David Wise is 23 years old, a freestyle skier and, as of Tuesday, an Olympic gold medalist. But he'll be the first to tell you he's much more than that. He's also a Christian, a husband and a father of a 2-year-old daughter, Nayeli.
After Wise's gold-medal performance, NBC reporter Skyler Wilder posted a feature on the athlete's lifestyle, which Wilder indicates is unusual.
"David Wise is at the top of his sport. He’s always smiling among his friends and competitors, however, he’s not like the rest of the field. He is mature," Wilder wrote in his piece "David Wise's alternative lifestyle leads to Olympic gold."
"At such a young age, Wise has the lifestyle of an adult. He wears a Baby Bjorn baby carrier around the house. He also attends church regularly and says he could see himself becoming a pastor a little later down the road."
While Wise's family situation is different than that of most Olympic athletes, many disagree with NBC's choice to identify the young father as living an "alternative lifestyle."
"Isn’t it fascinating that NBC views a man taking care of his wife and daughter as an alternative lifestyle?" Mollie Hemingway wrote on The Federalist website.
"I’m glad David Wise won gold, but if this is any indication of media views on normalcy, our society is pretty much doomed."
Many expressed similar opinions on Twitter after reading Wilder's article.
NBC Sports calls David Wise's marriage, family life, church going, & desire to be a pastor an "alternative lifestyle". #signsofthetimes— Nathanael Wolf (@nathanaelwolf) February 19, 2014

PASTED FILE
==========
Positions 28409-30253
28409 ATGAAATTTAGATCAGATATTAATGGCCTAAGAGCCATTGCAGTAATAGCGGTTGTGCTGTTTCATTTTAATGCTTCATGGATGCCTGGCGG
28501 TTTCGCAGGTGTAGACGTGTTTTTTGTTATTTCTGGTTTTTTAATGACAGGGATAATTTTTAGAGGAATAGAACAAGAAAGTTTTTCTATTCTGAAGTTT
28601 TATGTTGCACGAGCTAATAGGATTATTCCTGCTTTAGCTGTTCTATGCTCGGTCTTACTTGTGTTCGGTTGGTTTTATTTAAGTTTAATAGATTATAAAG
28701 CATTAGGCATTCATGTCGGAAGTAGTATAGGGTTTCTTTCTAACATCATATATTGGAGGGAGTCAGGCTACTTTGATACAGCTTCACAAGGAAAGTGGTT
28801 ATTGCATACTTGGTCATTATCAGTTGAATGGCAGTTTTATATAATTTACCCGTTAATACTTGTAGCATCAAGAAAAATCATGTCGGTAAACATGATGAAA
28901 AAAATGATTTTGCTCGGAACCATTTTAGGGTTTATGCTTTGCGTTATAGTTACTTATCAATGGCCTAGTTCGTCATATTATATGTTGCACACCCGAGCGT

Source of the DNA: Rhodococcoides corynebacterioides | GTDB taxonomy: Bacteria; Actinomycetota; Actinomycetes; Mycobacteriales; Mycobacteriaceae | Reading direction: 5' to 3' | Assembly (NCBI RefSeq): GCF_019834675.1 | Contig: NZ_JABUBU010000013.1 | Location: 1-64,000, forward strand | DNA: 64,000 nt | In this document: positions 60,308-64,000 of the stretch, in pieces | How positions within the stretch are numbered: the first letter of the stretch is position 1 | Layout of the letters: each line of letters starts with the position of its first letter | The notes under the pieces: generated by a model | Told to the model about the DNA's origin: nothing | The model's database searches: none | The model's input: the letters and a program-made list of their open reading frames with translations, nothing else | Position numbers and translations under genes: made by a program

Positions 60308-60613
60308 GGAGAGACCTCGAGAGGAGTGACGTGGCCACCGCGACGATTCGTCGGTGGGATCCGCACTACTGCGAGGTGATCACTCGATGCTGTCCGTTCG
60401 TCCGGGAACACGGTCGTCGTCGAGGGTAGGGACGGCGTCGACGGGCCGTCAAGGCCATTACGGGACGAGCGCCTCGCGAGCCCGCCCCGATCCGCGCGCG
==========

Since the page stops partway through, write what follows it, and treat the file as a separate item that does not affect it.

"At such a young age, [Olympic freestyle skier, David] Wise has the lifestyle of an adult." Huh? He's 23! http://t.co/sPFnmKEKTv— D.C. Innes (@DCInnes1) February 19, 2014
@NBCNewYork alternative lifestyle?? Are you kidding me. How is having a wife and child alternative. The kid has character and class— julie dietrich (@julie_ann_00) February 19, 2014
Political reporter David Weigel shared his opinion of the NBC headline in his post on Slate.
"The headline is either ironic or ridiculous, true, but if it's irony, it's contextual," Weigel wrote. "Reporter Skyler Wilder is suggesting that Wise breaks a stereotype, because 'the rest of his competitors are hanging with their friends, traveling the world searching for endless winter, hitting the party scenes accustom to their action sports lifestyles.'"
Regardless of how his lifestyle is classified, Wise has continued to speak about the importance of his family. The athlete traveled to Sochi with his wife, Alexandra, but chose to leave their daughter in the care of family back home in Reno, Nev.
"Almost the first thing I saw when I finished my first run was this little face smiling back to me," Wise told the "Today" show. "I could just feel her spirit cheering for me and my family there supporting me."
Family captured and shared Wise's daughter seeing her dad receive his gold medal on TV.
Wise says his family puts his other pursuits into perspective.
"I think my lifestyle — the fact that I have a little girl to take care of and a wife — really takes the pressure off of my skiing because first and foremost I have to be a good husband and father," Wise told NBC.
It seems Wise was eager to share his experiences as a family man long before the Olympics began. Last December, Wise posted a photo highlighting his packed car, full of Pampers, using the hashtag #familyproblems.
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